Anderson five-fer cleans up Proteas tail

Vernon Philander and Keshav Maharaj took three wickets each as South Africa thrashed England by 340 runs to level the four Test series 1-1

That is a statistic which suggests South Africa are worth risking again at big numbers - [4.9] is available. Three fours came off a Philander over, each bringing a chorus of the famed "Root" chant from the Trent Bridge faithful.

Can Faf du Plessis inspire South Africa to bounce back?

However, they had some positives to take away from the first test, and with the return of Du Plessis for the second one, the Proteas will be gunning to reverse their fortunes.

Clearly they could only be considered were the toss to go their way and even then stakes would have to be on the cautious side.

I don't think anyone expected Liam Dawson to be included in the 12, let alone start, and such was the uncertainty over that pick, that incredibly, many people actually expected England to start with five seamers for the first time at Lord's since 1993.

Two years ago Stuart Broad took eight for 15 on the same ground as England skittled Australia for just for just 60 and Anderson says the same will be required on Sunday after the tourists finished the day 205 runs ahead with nine second-innings wickets in hand. The only thing on his mind would have been to get on with it, so that's what he did. The first was a drive off a full ball. He was not just looking to score from the beginning of his innings but looking to score quickly. On that occasion the ball was edged, nearly to command.

Essentially, you have here the ideal combination of ground, team, and lower-order player to produce the desired result.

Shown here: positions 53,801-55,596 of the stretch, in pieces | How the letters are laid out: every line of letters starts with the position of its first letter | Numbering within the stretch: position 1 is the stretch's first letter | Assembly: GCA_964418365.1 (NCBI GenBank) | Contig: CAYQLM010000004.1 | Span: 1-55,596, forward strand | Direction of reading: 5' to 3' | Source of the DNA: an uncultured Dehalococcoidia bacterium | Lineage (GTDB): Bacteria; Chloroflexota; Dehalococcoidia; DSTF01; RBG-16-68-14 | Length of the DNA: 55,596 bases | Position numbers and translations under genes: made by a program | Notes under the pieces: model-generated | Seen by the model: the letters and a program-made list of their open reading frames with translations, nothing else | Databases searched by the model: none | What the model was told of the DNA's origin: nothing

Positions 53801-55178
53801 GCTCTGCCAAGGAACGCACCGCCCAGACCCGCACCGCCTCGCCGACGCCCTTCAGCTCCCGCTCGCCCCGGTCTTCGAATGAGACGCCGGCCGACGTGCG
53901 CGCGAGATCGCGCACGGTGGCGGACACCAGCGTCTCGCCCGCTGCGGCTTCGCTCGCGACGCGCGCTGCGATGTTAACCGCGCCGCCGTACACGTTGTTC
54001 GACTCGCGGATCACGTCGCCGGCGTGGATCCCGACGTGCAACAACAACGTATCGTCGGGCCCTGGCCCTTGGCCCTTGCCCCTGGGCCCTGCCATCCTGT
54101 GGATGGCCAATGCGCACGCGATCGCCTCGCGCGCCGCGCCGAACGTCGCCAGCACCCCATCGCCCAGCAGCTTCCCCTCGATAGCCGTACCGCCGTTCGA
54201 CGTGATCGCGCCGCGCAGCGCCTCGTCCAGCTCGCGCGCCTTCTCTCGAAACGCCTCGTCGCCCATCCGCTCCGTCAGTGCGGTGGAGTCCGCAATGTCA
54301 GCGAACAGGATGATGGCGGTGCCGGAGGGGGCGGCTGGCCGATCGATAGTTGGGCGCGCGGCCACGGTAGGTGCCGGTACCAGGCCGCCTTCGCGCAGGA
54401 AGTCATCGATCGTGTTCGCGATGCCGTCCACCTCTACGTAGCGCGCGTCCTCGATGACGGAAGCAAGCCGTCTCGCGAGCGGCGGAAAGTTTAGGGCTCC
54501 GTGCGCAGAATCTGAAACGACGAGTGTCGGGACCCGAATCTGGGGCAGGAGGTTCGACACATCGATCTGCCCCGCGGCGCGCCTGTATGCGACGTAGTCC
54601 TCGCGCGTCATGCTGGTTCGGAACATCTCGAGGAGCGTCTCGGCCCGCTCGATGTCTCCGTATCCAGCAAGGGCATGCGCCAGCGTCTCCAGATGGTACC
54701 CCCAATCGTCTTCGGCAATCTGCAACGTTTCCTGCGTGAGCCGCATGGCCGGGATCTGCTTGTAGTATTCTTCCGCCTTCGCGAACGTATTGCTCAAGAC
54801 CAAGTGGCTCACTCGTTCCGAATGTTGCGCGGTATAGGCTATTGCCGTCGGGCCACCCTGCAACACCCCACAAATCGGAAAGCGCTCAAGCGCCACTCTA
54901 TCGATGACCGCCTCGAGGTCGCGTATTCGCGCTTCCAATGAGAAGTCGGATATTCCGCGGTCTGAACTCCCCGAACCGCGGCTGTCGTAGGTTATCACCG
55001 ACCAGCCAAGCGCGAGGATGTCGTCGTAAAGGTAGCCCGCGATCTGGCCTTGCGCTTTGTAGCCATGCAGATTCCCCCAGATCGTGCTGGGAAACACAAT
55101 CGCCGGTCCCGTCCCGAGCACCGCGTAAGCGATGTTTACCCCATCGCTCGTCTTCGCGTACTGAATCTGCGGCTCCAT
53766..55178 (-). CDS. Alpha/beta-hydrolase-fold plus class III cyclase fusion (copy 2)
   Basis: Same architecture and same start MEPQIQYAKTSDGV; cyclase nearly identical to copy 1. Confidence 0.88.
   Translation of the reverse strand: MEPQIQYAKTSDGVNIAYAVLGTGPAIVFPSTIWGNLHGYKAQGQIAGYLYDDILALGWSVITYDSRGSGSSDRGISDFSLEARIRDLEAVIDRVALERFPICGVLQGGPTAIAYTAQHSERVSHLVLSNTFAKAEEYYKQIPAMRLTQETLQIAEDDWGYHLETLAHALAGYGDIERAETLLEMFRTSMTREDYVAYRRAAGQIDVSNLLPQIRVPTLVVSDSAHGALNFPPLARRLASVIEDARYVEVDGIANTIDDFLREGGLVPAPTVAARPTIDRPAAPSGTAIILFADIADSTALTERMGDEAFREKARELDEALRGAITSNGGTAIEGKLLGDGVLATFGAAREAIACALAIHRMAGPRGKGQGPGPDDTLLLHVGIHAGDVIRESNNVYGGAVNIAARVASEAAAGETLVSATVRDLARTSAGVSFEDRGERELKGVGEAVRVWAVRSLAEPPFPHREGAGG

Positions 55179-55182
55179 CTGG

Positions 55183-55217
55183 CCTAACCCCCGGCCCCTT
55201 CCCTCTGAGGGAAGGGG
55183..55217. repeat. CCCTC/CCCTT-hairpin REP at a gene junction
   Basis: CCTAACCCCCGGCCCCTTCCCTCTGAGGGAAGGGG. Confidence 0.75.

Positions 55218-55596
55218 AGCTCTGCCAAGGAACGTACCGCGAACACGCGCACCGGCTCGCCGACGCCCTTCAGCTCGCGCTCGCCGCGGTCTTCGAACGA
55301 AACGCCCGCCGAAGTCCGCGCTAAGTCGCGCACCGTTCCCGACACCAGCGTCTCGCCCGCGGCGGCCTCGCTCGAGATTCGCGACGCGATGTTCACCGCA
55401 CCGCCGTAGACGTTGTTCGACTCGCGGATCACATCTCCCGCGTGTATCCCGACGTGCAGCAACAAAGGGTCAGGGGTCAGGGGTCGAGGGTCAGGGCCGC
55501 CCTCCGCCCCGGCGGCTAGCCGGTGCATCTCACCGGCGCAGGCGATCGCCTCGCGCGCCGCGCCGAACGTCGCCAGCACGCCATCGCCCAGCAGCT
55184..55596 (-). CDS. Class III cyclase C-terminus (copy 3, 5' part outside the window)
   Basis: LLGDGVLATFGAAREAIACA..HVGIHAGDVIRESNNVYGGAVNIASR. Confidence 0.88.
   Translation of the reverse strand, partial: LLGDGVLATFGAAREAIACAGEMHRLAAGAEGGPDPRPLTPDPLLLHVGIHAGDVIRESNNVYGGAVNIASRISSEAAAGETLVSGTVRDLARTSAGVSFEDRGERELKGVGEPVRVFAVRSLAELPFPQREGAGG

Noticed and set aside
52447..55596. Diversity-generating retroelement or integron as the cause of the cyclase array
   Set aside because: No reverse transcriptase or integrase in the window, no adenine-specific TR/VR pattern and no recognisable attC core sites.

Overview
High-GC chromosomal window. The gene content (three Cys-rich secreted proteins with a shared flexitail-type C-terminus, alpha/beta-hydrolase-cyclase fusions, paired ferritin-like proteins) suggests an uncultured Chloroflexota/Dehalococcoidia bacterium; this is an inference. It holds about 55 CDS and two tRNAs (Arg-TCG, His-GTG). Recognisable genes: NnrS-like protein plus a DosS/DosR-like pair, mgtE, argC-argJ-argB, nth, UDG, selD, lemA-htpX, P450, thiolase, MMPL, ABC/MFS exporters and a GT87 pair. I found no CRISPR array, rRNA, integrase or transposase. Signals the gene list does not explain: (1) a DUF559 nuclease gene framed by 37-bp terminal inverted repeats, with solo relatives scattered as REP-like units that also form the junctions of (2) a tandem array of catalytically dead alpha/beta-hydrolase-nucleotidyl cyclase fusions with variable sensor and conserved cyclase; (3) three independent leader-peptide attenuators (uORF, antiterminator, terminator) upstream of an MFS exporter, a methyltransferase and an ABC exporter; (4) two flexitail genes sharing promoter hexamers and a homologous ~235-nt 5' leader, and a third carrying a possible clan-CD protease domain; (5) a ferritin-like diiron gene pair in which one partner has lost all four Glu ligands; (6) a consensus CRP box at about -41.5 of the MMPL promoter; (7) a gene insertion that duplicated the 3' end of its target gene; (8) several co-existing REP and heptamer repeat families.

He can not be blamed, though, when so many others around him failed. The runs must come from four, five, six and seven and no side has been successful when so reliant on that. Pollock believes political reasons are undermining South Africa's long-term competitiveness as a Test nation.

However, when England wrapped up a comfortable 211-run victory by Sunday afternoon, were they justified by their somewhat underwhelming selection policy that had preceded the Test match - or do those questions still remain? Amla was dropped on 56, de Kock inside-edged on 50. Since England and South Africa first met in March 1889 in Port Elizabeth their meetings - and non-meetings - have provided some of the most memorable episodes in cricket history.

By tea, the de Kock experiment could be declared a success.

"He just served the team and took focus off himself as a player", Du Plessis said. You sense South Africa fancy their chances against Keaton Jennings, who is Alastair Cook's latest opening partner, and Gary Ballance. They batted well in the final session. That someone is de Kock. "They are not good enough or winning enough games to go with that line up".



Other news